It’s Complicated. But Hopeful.
by Megan McArdle
Megan McArdle makes the complicated case for optimism: Present-day Americans generally enjoy lives that at a comparable age their grandparents could only dream about. Technology has turned many onerous chores into trivial ones. It entertains us and supplies us with a wide variety of consumer goods. We spend more on health care, but it’s better care, and it’s also an accomplishment that we can spend so much on it at all. Yet many problems remain: Life is good for college graduates, but for others it can be increasingly hard. Mass incarceration raises questions about how good prisoners’ lives can possibly be. And family and community breakdown seems by many measures all too great a problem. As a result, McArdle’s optimism is decidedly guarded.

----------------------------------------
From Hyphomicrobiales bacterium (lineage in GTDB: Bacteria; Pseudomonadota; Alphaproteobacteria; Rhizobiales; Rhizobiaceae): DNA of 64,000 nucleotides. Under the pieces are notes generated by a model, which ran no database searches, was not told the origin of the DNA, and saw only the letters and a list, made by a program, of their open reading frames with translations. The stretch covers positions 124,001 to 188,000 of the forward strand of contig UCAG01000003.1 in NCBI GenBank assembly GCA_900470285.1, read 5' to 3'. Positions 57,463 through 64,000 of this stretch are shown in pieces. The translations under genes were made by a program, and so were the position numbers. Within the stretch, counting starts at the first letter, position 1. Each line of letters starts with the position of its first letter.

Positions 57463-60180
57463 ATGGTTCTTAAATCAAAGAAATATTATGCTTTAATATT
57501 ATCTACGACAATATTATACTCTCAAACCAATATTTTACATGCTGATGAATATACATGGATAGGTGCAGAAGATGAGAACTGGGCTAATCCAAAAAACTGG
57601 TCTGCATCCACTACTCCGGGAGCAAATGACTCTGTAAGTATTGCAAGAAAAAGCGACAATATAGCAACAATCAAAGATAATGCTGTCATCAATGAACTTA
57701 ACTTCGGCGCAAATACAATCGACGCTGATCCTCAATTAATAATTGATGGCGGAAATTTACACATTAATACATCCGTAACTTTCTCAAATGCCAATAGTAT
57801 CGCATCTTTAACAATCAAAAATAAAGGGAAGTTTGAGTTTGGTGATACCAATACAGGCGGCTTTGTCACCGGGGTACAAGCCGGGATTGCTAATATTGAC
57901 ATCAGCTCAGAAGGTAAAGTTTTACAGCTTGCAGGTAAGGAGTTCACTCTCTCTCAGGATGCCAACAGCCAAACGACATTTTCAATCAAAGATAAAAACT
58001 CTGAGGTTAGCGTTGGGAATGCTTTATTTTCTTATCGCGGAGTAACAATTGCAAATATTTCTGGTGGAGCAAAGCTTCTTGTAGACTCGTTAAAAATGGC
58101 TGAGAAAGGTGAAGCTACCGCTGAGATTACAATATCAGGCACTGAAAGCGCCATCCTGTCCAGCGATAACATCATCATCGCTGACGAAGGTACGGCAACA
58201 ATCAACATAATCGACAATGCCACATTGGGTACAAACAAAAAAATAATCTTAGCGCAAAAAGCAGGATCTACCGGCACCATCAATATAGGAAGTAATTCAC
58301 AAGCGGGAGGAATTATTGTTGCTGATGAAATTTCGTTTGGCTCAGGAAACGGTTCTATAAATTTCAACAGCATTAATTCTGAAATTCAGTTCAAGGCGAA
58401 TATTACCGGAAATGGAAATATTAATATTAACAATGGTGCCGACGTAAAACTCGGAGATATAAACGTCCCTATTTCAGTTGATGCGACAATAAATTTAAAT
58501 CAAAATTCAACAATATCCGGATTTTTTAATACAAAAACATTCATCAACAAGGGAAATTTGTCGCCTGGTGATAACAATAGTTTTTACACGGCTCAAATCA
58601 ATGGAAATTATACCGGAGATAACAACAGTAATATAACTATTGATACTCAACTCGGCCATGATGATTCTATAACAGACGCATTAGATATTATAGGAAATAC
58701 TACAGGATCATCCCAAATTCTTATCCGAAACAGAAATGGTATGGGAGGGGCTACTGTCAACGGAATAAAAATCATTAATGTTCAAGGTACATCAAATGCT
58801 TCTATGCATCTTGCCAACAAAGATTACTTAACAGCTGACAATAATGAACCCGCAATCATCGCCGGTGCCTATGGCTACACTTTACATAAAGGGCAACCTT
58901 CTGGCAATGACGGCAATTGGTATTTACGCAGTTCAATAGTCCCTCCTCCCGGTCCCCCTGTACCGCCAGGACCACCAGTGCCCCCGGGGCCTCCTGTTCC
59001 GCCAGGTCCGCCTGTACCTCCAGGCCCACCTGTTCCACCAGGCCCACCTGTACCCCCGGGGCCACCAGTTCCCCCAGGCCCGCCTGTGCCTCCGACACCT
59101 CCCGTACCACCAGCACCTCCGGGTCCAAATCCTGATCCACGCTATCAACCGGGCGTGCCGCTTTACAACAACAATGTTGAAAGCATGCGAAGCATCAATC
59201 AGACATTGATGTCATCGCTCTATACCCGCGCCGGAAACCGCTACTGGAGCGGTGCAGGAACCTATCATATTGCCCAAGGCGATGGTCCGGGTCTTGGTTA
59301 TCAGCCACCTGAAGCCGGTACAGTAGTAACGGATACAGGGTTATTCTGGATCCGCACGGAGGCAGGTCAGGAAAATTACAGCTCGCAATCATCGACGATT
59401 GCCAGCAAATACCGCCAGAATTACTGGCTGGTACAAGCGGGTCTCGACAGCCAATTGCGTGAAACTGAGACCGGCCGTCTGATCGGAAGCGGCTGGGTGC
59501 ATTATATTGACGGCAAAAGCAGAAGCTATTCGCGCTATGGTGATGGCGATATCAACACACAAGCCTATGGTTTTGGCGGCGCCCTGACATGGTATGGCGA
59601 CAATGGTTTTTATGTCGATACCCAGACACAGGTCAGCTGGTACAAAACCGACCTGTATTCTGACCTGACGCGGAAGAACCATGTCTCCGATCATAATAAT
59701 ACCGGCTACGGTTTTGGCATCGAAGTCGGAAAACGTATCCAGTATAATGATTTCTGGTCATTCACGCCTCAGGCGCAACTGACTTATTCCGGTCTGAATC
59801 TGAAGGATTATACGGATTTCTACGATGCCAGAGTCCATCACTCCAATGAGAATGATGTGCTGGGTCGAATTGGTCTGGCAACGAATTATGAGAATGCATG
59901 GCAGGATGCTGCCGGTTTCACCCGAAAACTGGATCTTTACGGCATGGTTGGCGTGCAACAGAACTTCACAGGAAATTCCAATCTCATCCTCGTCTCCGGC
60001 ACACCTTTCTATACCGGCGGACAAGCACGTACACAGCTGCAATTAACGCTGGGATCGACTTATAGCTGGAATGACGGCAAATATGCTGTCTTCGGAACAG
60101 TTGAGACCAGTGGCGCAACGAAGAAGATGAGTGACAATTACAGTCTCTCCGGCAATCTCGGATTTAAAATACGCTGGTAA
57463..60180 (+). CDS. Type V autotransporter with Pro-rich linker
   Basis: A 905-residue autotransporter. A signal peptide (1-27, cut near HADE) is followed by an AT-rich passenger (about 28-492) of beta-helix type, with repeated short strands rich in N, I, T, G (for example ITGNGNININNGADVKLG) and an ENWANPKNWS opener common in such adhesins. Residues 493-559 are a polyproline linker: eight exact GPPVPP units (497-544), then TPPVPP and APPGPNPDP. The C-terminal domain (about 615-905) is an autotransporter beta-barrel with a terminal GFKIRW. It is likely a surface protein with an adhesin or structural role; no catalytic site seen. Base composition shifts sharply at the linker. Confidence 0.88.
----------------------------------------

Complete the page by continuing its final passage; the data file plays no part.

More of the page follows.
Tangible Gains, Intangible Losses
by Brink Lindsey
Brink Lindsey argues that improvements to our standard of living have been real and easily measured. But there have been significant areas of decline as well, and these, while real, are often harder to measure: We can measure increased life expectancies, or declines in the crime rate, but it’s harder to measure the alienation that comes from lost social status, or the long-term effects of pervasive single parenthood, or the fact that fewer and fewer men of working age are staying in the workforce. These negative trends are mutually reinforcing, he warns, and they may represent a growing threat to future generations, no matter how much life may improve by some metrics.